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Postdoctoral Scholar Appointments and Reappointments

There are two categories of Postdoctoral Scholar (PDS), and these are based solely on the source of funding: training grant/individual fellowship (PDS Trainee) versus other support (PDS Research). Benefits for PDS are described here. [The job categories of Research Associate and Senior Research Associate still exist, but these are for individuals who are no longer considered in training or transitioning to independence. If you and a PDS want that person to stay more “permanently”, or be given a “promotion”, they can be appointed as Senior Research Associate or as Research Assistant Professor if the person wants to become somewhat independent and be able to serve as a PI on grants.]

For new and reappointments, send the following documentation to Patricia McCleskey.

  • A brief letter addressed to the chair requesting the appointment. Be sure to include the following information:
    • the appointment length (one year or less);
    • the salary (Click here for recommended salary); and
    • the grant or funding source that he/she will be paid from;
  • An Individual Development Plan (IDP) that identifies the professional development needs and career objectives for the PDS. The IDP form can be obtained by clicking here
  • An updated CV of the PDS; and
  • A statement of RCR activities for the past employment period (not needed for new appointees). The checklist may be obtained by clicking here.

Key Functions and Expected Performances:

1.  The appointee must have been recently awarded a Ph.D. or equivalent doctorate (e.g.,Sc.D., M.D.) in an appropriate field.

2.  The appointment involves substantially full-time research or scholarship. Pursuit of basic, clinical, or translational projects is allowed so long as effort is focused primarily on research.    

3.  Transition to career independence is expected through the development of professional skills that enable the postdoc to actively pursue a career of his/her own choosing.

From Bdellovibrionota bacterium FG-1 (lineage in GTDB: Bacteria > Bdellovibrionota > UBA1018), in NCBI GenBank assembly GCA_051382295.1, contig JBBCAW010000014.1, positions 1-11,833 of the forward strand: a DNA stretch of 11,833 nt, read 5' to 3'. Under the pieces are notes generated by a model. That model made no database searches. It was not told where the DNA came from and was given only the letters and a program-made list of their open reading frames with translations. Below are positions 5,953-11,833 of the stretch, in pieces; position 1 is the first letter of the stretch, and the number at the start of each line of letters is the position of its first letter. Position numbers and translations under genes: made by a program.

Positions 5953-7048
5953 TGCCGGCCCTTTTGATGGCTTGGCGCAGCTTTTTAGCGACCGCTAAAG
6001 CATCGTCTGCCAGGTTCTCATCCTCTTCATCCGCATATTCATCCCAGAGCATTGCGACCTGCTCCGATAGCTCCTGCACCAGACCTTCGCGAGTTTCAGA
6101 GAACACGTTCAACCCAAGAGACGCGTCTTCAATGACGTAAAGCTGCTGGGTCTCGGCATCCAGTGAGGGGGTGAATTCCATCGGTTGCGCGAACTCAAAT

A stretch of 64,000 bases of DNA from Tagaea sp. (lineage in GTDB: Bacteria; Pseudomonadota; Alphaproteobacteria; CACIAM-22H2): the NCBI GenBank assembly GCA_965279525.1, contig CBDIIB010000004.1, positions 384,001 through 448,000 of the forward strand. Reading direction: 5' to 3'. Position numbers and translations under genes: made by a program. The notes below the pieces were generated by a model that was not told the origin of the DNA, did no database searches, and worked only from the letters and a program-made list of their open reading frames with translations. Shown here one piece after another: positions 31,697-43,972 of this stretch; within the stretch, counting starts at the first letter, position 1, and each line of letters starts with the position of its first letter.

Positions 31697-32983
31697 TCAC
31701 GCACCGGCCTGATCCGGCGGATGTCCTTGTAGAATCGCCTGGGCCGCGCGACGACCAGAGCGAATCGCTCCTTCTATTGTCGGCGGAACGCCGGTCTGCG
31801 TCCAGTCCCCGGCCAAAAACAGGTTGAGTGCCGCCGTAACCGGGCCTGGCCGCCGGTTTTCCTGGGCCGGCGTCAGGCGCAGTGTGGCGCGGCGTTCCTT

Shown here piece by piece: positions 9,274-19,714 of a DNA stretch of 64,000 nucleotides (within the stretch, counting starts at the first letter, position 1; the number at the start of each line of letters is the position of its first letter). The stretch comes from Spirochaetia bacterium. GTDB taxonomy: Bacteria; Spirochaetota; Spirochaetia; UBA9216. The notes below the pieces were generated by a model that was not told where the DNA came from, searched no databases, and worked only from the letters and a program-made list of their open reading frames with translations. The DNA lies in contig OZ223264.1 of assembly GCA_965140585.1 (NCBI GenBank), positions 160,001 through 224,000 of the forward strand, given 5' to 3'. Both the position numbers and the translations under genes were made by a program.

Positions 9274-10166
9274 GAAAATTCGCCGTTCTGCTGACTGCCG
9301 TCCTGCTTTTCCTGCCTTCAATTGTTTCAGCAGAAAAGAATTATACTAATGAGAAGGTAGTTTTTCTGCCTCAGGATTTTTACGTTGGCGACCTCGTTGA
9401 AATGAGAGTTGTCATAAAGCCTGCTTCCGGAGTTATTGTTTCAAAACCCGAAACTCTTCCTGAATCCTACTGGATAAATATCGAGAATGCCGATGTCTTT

4.  The appointment is viewed as preparatory for a full-time academic and/or research career.

a. Each year the postdoc and his/her mentor jointly develop a plan for the coming year, which incorporates the postdoc’s career and training goals and the mentor’s research goals in a mutually beneficial way.

5.  The appointee works under the supervision of at least one senior scholar who actively promotes the postdoc's professional development.

6.  The appointee may provide supervisory responsibility as determined by his or her mentor.

a. The appointee may mentor and teach undergraduates and graduate students in developing projects and on specific techniques and protocols.

b. The appointee may train and supervise support and technical staff and graduate students as appropriate.

7.  The appointee has the freedom and is expected to publish the results of his or her research or scholarship during the period of the appointment, in consultation with his or her mentor.

8.  Postdoctoral scholars may be funded from a variety of sources, including individual National Research Service Awards (NRSAs), NIH training grants, or federal or privately-funded research grants.

9.  The appointment is not expected to exceed five years, except in unusual circumstances.